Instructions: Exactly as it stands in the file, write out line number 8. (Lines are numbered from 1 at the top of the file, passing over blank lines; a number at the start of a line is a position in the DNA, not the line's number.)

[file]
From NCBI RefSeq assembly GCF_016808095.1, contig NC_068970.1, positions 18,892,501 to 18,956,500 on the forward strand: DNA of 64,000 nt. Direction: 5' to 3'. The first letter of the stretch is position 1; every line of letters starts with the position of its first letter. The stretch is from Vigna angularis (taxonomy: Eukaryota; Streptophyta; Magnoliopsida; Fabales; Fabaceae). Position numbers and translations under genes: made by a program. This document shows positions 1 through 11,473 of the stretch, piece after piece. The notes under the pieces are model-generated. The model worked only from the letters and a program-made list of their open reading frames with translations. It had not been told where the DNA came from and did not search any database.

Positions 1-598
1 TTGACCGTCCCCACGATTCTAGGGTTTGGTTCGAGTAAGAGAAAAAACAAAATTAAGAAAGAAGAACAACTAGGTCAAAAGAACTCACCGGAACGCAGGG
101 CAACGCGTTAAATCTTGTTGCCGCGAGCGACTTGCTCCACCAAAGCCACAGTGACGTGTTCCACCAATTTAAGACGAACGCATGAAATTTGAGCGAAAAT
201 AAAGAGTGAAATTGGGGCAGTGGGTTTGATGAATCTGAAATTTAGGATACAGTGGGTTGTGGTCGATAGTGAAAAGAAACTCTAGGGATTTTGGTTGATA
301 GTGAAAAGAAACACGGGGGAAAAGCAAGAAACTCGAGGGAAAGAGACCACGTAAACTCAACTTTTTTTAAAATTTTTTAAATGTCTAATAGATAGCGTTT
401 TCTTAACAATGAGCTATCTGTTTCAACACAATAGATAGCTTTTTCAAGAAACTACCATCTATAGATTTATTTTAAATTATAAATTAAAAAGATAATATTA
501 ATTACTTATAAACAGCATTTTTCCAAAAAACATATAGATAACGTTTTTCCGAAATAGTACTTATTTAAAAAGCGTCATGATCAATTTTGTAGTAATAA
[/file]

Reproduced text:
501 ATTACTTATAAACAGCATTTTTCCAAAAAACATATAGATAACGTTTTTCCGAAATAGTACTTATTTAAAAAGCGTCATGATCAATTTTGTAGTAATAA